Home gardening blossoms during COVID-19 crisis

by | Mar 5, 2021 | Life

Horticulture therapy is a comforting way to deal with the isolation and restrictions imposed by the coronavirus pandemic, experts say.

Home gardening is trending as more people are taking to it to occupy time, seek self sustainability and to ease concerns over food security.

Leks Maltby, a gardener and a manager with Sheridan Nurseries in Toronto, said there was a spike in the sales of soil, seeds and plants after the province declared its lockdowns last year.

Sales quadrupled as people who have never tried gardening were buying all kinds of gardening items, Maltby said.

A customer buys gardening soil at a hardware store March 1 during the pandemic, as stores are allowed to re-open in Munich. Gardening has boomed since COVID-19 forced the lockdown of communities.

A customer buys gardening soil at a hardware store March 1 during the pandemic, as stores are allowed to re-open in Munich. Gardening has boomed since COVID-19 forced the lockdown of communities. Photo credit: REUTERS/Andreas Gebert

He said the demand for herbs, seeds and plant rose because of perceived food insecurity and because of hedging plants for the garden as everyone staying at home and trying to grow evergreen trees to block out neighbours.

“Gardening is a good vocation as breathing in fresh air is very healthy and positive, you can get vitamin D from sun and most importantly you can get as far away from the digital world,” Maltby said.

Jade Paxton, a gardener and manager with Silver Creek Nursery in Wellesley, Ont., west of Kitchener, agrees the boom in gardening is driven by extra idle time, higher stress levels and a growing concern over food security.

She said the nursery saw a massive increase in sales both this year and last year following the onset of COVID-19.

“During this social turmoil gardening and being outdoors has a positive effect on people, it provides them a sense of purpose, a sense of control and growing plants that produce food, provides a sense of comfort and security knowing that you are somewhat self-reliant,” Paxton said.

“Gardening and horticulture also has therapeutic use as working with plants is calming and enjoyable and easy to get lost in the work like weeding,” she said. “Working outdoors is also safer because it is more conducive to physical distancing while still being able to chat with people.”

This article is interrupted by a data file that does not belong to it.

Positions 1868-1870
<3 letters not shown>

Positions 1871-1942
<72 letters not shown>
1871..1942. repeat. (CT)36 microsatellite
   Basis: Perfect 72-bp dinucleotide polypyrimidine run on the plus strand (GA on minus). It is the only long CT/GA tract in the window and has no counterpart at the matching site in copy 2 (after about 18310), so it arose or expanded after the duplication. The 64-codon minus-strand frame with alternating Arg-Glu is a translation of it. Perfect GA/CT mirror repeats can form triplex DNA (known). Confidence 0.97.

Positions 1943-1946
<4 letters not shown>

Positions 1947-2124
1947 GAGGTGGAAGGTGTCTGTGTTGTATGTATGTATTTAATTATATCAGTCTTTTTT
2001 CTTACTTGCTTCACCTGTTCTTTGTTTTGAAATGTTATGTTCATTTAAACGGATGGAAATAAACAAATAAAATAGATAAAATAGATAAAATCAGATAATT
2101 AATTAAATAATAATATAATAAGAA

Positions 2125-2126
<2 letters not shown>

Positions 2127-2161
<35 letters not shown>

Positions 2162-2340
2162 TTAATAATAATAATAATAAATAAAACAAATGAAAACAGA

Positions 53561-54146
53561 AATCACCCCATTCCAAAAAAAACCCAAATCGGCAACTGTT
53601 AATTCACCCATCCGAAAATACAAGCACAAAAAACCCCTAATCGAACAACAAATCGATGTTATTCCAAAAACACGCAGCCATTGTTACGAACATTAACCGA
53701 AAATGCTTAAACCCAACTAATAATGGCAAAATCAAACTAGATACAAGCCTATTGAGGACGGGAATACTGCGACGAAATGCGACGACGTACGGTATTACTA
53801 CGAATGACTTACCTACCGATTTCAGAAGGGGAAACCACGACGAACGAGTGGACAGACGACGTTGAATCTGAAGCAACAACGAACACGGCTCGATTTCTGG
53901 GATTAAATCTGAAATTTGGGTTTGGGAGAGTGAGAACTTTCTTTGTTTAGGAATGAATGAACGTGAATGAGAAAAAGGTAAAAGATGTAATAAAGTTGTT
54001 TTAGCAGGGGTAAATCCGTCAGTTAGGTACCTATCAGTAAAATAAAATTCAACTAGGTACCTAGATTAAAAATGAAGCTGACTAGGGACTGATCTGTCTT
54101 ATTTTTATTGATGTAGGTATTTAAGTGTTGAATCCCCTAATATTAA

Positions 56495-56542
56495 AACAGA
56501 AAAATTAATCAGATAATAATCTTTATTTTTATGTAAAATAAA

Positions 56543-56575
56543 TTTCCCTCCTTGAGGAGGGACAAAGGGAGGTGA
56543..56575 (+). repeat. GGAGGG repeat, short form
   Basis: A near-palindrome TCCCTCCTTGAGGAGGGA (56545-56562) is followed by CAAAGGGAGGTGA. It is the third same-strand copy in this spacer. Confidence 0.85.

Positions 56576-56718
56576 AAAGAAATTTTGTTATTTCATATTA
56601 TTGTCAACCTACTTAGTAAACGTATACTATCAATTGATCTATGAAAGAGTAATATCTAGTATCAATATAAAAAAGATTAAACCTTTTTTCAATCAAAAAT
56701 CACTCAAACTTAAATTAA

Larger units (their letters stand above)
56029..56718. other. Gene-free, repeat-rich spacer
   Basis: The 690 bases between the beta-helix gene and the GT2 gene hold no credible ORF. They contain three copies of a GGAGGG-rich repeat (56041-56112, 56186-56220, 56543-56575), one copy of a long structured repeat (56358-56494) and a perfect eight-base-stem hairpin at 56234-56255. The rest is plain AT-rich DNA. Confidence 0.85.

Martin Laidla, a manager with Click & Grow Nurseries based in Estonia and is a distributor of seeds and plants worldwide especially in the U.S. and Canada, said food plants have seen boom in sales because of health and food availability reasons.

“Purchases for gardening gear and seeds and smart indoor gardens soared starting from last spring and here are many reasons, people started to care more about their health, fresh produce was scarce in many places and connection with nature like gardening is very relaxing and mindful activity,” Laidla said.

A number of studies found gardening provides horticulture therapy comforting for psychiatric health, including a Princeton University report that found gardening to be as therapeutic as biking, walking and offers emotional well-being.

This picture shows a woman gardening amid the pandemic. Gardening fills time and has a healing effect on mental well being especially during the coronavirus crisis as we all are stuck at home.

A woman prunes flowering plants in her garden. Gardening has boomed since the pandemic forced lockdowns, and fills the time and provides mental wellbeing, according to research. Photo credit: Flickr & John Kelly

Gardening during the pandemic does provide mental and physical benefits, said Nancy McLean, a faculty of Agriculture and assistant dean in the Department of Plant, Food and Environmental Sciences at Dalhousie University in Halifax.

She said working with soil, plants and being outside provides a welcome change from time spent before a computer or television screen.

“Another reason people turned to home grown vegetable gardening during pandemic is related to a concern over food shortages issues with the supply chains,” McLean said.

Fellow Dalhousie agriculture professor Lord Abbey agreed as gardening provides horticulture therapy when people are stuck at home during the pandemic. Engaging in horticultural activities or landscaping promotes well being, helps ease mental and physical health issues

“More people are gardening during pandemic due to therapeutic reasons, food shortages are a part of it not the main issue,” Abbey said.

The Canada Food Prices Report 2021 suggests an increase of nearly three to five per cent in overall food prices is expected, with the most significant increases predicted for bakery, poultry and vegetables.

This means Canadian families will pay nearly $700 more in groceries compared to 2020 as food prices skyrocket amid pandemics.

A report prepared by Dalhousie shows one in five Canadians said the pandemic influenced their decision to start growing food at home.

More people are now growing some home produce in their yards or balcony over challenges of finding specific foodstuffs from the grocery store.

“Key reasons more people started gardening during lockdown (are) to fill their time and as an opportunity to have their kids involved in activities as they were not actively engaged in sports or school,” said Andrew Hammermeister, associate professor with the Plant, Food and Environmental Sciences Department at Dalhousie.